We got there a little later than we'd planned, my eldest daughter Chloe came along to help, and we set up a rather tiny gazebo and tables in the pouring rain, resolved to the facts that we were going to get very wet, probably very few if any members of the public would be fool-hardy enough to get out of bed for such an event on such a day, and that we would most likely not manage to sell a single item.
Nonetheless, and with our moral undaunted, once set up, we stood and smiled and chatted with the slow trickle of people who had no doubt pre-purchased their tickets for the event and thought that, since they had already spent the money, they may as well see if it was any good.
|Though I was glad to have had some shelter with us, the rain dripped through, filling the bowls on the top shelf and, if you look carefully, you can see the river that ran constantly across the middle of the table with the bowls on.|
So, thank you to all those who bought something from us - it is the most flattering thing ever.
Thank you to those who offered advice, especially those who have been doing this a long time and were very free with their wisdom.
Thank you to those who sought us out, having communicated via the net for some time - it was good to finally put a face to a name (James, don't forget to be in touch about how we can be involved in you grand scheme).
All in all, a worthwhile activity and well worth getting soaked for.
|Sorry for all the pictures of spoons - I was kind of trying to catalogue the different styles I had carved before they went flying off the shelves - and I don't mean because of the wind gusting across Beacon Hill!|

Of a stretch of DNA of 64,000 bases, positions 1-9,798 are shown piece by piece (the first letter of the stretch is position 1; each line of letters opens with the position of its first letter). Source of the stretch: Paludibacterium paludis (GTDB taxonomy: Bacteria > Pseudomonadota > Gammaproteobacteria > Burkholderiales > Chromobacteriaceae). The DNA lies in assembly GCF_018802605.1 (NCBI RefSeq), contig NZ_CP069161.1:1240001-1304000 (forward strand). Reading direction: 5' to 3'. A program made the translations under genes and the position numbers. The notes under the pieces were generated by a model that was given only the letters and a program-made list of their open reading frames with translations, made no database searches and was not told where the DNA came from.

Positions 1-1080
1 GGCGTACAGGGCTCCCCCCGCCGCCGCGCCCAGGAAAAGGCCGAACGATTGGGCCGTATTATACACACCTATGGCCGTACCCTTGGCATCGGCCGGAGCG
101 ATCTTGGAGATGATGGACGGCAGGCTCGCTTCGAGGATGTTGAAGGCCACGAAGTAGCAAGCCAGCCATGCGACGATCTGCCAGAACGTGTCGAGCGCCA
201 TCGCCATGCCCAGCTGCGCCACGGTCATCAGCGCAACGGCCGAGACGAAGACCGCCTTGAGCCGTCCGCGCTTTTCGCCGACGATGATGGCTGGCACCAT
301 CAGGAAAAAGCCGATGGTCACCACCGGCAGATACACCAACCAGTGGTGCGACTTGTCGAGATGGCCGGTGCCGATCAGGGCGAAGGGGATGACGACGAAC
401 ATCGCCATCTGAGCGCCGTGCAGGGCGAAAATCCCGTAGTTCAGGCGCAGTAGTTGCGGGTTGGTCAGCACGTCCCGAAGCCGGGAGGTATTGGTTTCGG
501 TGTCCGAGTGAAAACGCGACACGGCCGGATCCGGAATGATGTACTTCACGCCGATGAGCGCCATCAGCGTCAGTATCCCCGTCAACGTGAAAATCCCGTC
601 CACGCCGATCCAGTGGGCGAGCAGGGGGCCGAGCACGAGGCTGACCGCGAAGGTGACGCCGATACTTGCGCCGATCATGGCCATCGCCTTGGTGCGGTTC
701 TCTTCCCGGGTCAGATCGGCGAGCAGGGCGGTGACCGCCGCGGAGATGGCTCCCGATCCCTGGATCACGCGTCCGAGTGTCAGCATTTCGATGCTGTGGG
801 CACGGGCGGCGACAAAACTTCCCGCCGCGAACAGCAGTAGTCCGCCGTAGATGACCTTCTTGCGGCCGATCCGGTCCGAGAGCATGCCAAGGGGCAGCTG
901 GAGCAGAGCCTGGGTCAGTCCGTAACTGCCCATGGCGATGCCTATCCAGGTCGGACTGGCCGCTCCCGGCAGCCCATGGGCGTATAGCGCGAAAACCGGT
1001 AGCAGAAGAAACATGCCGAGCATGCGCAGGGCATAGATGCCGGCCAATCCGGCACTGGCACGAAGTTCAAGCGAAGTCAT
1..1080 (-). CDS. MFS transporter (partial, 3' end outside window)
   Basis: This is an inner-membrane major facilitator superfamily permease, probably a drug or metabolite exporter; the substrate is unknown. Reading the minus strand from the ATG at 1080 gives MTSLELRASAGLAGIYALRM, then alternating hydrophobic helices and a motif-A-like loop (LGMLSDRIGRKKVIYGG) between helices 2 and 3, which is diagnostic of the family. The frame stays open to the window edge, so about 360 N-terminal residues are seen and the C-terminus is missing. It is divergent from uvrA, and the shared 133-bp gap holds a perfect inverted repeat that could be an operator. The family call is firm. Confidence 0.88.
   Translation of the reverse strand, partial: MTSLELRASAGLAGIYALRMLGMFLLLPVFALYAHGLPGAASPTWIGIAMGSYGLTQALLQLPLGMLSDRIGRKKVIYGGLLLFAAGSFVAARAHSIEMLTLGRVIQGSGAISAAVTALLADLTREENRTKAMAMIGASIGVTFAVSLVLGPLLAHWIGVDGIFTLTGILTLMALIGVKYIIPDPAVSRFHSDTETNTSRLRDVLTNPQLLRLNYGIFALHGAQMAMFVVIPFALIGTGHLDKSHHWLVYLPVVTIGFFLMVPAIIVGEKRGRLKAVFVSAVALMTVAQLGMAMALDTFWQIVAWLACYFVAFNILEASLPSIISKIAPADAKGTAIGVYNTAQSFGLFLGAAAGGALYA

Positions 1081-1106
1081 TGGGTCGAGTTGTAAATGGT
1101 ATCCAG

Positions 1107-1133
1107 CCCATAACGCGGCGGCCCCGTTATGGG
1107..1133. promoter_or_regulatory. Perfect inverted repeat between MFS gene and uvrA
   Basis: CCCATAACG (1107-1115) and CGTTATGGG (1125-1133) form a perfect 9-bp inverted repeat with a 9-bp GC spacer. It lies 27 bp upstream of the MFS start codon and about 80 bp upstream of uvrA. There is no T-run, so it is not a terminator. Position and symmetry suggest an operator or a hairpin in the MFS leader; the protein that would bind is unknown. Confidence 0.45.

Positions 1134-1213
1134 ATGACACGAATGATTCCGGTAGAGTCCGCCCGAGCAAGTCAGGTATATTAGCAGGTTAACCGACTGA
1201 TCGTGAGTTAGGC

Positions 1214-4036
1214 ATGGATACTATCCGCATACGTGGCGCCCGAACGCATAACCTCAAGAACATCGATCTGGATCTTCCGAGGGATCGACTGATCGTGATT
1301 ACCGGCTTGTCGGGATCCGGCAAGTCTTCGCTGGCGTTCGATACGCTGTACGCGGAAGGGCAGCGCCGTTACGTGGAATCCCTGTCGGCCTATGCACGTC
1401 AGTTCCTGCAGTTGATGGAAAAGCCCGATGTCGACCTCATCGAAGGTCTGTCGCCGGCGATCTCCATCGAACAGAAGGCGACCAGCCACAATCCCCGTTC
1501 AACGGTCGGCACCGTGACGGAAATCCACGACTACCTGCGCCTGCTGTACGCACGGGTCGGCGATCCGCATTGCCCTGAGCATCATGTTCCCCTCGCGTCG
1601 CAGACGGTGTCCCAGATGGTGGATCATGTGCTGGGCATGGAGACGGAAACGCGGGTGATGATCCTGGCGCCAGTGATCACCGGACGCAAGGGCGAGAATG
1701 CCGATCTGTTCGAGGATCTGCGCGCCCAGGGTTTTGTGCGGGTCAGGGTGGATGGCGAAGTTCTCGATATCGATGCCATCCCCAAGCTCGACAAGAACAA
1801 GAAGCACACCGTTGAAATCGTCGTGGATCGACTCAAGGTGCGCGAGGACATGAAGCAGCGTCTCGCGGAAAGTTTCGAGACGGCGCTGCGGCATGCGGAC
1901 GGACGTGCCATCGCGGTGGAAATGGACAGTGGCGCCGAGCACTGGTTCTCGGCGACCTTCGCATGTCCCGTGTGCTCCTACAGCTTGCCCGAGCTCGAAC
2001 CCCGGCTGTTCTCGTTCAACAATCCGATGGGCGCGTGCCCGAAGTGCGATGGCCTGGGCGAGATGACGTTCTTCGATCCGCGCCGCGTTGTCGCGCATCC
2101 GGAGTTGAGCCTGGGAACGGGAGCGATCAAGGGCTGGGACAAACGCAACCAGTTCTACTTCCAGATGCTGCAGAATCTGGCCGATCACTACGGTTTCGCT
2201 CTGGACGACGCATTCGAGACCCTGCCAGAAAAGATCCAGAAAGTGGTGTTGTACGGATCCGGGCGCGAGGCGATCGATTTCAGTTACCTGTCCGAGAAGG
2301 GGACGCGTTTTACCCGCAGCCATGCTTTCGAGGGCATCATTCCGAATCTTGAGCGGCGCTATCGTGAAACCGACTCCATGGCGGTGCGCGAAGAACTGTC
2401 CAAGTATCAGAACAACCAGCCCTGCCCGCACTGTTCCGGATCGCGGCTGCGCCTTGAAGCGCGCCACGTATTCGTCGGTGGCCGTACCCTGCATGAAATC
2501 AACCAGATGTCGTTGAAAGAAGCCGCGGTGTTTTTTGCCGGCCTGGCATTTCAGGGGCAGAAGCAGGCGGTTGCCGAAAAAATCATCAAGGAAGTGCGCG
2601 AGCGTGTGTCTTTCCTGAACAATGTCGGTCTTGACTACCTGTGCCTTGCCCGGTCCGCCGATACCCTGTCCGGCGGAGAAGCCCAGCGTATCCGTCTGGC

And not that it matters, but in way of clarification, Julian and I are both called Heath - there is no Mr Holt. I took the name 'Holt and Heath' from a line in the general prologue of Chaucer's Canterbury Tales:
'When April with his showers sweet with fruit
The drought of March has pierced unto the root
And bathed each vein with liquor that has power
To generate therein and sire the flower;
When Zephyr also has, with his sweet breath,
Quickened again, in every holt and heath,
The tender shoots and buds, and the young sun
Into the Ram one half his course has run,
And many little birds make melody
That sleep through all the night with open eye
(So Nature pricks them on to ramp and rage)-
Then do folk long to go on pilgrimage...'
It means woodland and field and with Heath being our surname, and me liking Chaucer, I thought it sounded sufficiently arty-farty. Sorry for the confusion (and disappointment for all those hopping to meet the elusive Mr Holt).